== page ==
Useful Tips


Three of your five senses are involved when selecting a cigar.

The wrapper must appeal to the eye. While some might prefer a lighter, or Claro color you others might choose a dark chocolate or Maduro wrapper. Similar to winetasting, cigar flavors are subjective and purely a matter of personal taste.

The Range in Color of a Cigar Depends on: How the plant was grown, as shaded plants have lighter colors, while fully exposed plants are darker. The section of the plant the leaf came from, as bottom and middle leaves are lighter and the top leaves tend to be darker (more sun exposure). The fermentation period, as longer fermentation leads to darker leaves.

The Color Range is as Follows:

Double Claro Green to Greenish Brown
Claro Light Tan
Colorado Claro Tawny, Mid-Brown
Colorado Reddish, Dark Brown
Colorado Maduro Dark Brown to Very Dark Brown
Oscuro Very Dark Brown Almost Black

Your cigar should feel firm but cushiony to the touch.

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There is a very simple way to calibrate your hygrometer, doing it yourself will asure you that it marks the correct humidity.

Take a wet towel (not dripping wet, but wet enough) and wrap it completely around your hygrometer. Wait about half an hour, the reading should be of 98% or more, if this is so, your hygrometer is calibrated and you do not need to re-calibrate.

If the reading is off, turn the screw on the back of the hygrometer until it reads 98%. You have properly calibrated your hygrometer.
It is recomended that you calibrate your hygrometer at least once a year, twice a year is ideal. Also, never use tap water instead of distilled water in your humidifier as tap water contains residue and minerals which can be deposited inside the hygrometer, causing bad odors and unpleasant tastes on your cigars.

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As the aromas and flavours of a wine develop with age so do those of exceptional cigars, provided, of course, they are stored at proper temperatures.
Any cigar aficionado, with plans to keep cigars over a period of time, should have access to a humidor.

Temperatures within the humidor should be maintained at 16-18°C (60-64°F) and humidity levels should be kept anywhere between 65 to 70 %. These levels are crucial to maintaining the perfect environment for your cigar, as a dry cigar can be unduly harsh and an overly moist cigar can be a tough light.


A cigar should be cut above the cap line, just before the curved end of the cigar begins to straighten.

The objective is to create an aperture without damaging the overall structure.

A double or single bladed cutter, a special cigar scissor or a punch cutter with a circular blade are all different types of cigar cutters.x

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Lighting a cigar is a ritual in itself.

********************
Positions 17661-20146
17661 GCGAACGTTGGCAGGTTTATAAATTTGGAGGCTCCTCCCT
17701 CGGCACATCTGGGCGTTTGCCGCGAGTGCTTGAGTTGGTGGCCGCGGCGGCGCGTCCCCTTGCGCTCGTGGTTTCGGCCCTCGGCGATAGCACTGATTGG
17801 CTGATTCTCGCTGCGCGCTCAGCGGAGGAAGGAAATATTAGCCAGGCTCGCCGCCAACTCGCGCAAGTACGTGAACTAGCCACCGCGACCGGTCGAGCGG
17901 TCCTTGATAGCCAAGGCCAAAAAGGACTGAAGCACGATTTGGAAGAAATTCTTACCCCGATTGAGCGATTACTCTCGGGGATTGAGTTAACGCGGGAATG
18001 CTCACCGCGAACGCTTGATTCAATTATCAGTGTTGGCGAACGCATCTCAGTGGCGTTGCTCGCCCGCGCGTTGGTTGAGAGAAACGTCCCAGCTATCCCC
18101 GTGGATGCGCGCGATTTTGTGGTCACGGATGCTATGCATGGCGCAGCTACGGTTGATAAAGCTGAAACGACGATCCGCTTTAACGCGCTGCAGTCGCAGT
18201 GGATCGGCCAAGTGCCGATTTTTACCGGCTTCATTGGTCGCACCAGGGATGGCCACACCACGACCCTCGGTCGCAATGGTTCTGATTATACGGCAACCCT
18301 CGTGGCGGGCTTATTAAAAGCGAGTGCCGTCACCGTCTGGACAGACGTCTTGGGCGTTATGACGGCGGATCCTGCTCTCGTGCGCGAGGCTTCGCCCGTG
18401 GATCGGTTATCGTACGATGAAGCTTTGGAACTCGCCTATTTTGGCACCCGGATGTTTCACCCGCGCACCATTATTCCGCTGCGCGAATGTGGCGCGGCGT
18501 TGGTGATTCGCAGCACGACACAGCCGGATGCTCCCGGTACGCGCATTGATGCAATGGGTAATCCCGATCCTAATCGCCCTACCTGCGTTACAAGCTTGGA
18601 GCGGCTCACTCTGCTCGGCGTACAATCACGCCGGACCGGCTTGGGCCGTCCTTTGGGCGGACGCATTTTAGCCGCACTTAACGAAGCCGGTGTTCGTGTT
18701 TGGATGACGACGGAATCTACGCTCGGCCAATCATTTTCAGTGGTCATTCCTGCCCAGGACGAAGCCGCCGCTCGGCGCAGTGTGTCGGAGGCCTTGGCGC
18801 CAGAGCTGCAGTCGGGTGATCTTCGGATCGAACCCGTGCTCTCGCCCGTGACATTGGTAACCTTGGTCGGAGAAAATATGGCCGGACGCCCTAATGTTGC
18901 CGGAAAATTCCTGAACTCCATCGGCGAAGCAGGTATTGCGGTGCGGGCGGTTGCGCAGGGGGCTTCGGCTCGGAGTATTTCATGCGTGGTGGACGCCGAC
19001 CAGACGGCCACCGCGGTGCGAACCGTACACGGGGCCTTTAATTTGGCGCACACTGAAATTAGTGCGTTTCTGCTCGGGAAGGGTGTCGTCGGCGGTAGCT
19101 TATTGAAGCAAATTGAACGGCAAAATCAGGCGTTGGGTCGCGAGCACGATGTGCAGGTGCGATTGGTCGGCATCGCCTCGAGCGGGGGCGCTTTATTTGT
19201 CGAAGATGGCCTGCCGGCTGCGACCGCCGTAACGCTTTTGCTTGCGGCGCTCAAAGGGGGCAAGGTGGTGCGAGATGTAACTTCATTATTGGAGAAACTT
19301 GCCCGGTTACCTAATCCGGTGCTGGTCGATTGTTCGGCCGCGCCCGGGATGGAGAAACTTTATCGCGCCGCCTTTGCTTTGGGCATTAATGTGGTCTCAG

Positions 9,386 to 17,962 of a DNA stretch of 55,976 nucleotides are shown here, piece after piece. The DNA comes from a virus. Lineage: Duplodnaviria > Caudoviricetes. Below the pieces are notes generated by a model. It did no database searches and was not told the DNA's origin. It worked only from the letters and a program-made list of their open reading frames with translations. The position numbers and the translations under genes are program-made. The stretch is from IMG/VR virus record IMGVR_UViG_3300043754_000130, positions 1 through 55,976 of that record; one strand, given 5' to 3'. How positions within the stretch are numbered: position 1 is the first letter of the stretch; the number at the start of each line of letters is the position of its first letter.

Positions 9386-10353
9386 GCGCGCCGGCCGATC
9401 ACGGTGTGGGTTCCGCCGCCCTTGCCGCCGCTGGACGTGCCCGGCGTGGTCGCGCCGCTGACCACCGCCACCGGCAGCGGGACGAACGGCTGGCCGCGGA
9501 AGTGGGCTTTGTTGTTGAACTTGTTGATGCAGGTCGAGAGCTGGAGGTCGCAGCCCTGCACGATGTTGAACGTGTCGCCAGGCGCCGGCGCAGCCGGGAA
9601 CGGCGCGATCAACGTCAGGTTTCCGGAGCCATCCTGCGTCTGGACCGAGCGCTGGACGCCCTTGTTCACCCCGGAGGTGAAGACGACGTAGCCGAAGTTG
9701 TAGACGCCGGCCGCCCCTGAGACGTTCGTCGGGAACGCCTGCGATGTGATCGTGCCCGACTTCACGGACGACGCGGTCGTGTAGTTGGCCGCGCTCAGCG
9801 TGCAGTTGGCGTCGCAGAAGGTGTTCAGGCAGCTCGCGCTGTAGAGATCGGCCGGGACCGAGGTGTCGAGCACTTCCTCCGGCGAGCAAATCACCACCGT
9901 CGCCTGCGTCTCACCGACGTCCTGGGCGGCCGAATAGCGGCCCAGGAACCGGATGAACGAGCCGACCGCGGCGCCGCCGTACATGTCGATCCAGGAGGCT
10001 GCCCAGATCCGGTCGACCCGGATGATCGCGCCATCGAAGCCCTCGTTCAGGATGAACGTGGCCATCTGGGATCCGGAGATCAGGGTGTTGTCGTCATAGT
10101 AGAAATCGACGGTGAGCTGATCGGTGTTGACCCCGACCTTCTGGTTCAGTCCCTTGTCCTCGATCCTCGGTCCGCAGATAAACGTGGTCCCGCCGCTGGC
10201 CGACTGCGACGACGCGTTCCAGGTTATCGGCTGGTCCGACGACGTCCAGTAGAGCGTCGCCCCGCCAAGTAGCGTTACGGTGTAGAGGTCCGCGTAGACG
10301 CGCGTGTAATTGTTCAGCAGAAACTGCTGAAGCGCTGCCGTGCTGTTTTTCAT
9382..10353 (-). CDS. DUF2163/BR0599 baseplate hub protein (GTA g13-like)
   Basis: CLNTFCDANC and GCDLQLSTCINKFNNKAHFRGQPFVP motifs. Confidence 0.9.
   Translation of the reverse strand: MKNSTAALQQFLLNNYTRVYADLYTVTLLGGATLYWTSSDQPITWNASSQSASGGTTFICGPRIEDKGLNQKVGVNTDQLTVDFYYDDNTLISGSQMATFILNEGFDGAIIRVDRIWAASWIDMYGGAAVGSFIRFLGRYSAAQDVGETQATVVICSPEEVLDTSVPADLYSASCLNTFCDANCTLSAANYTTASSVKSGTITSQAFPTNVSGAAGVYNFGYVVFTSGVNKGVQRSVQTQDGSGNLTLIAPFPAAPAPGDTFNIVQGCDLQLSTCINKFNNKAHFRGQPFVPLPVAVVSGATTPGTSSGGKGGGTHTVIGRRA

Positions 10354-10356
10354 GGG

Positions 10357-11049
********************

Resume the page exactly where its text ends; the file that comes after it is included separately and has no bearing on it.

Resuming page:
To begin, always use a butane lighter or a cedar or wooden matchstick. Petrol lighters, candles and wax matches all impart unpleasant odors that a cigar is quick to absorb. Always remember that a cigar must be lit with patience and tranquillity. A poorly lit Habanos can quickly spoil the overall experience.

Hold your cigar at a 90° angle above the flame of your lighter. Patiently twist the cigar until all parts of the foot are evenly charred. With the flame still under the foot, place the cigar to your lips puffing gently until the flames jump up. Continue rotating the cigar while occasionally blowing on the foot to ensure an even burn.

Allowing the ashes to gently fall and rolling these off onto the edge of the ashtray, are both perfectly acceptable.

While it is fine to relight your Habanos, simply remember to clean off the ashes by gently tapping them onto an ashtray

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Connoisseurs often note that one must be very mindful when savoring a great cigar. A Habanos should be smoked slowly to ensure a harmonious marriage of the rich and savoury aromas, simply relax and enjoy the moment.

While savoring your cigar, notice the subtle differences in taste, colour, smell and sight. Ascribing personalized scents and colours is similar to savouring a berry-filled Bordeaux or a Gerwüstraminer exploding with tropical fruit. Identifying the various flavors is a learned trait that develops through practice, practice and practice. Your enjoyment is entirely subjective and should always be open to personal interpretations and references.

Below is a list of a useful terms used to describe a cigar:
Pliable, soft, delicate, supple, tender, thick, rough, tight, sticky, oily, silky, compact, dry

Young leather, tanned leather, animal, spicy, piquant, sharp, bean (vanilla, cocoa, coffee), appealing, persistent, woody, floral, fruity, subtle, weak, short-lived, green

Tangy, piquant, tannic, strong, exotic, peppery, spicy, hot; burning, fruity, oily, sweet, sugary, butterscotch, caramel, toffee, woodsy, floral, grassy, blunt, flat, coffee, liquorice, cedary, nutty, cherry, orange-peel, citrus, nutty, almond, chestnut

From light to dark: Double Claro, Claro, Colorado Claro, Colorado, Colorado Maduro, Maduro, Oscuro

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When the sad moment arrives to part with your Habanos, simply lay it to rest and allow it to die out with dignity.

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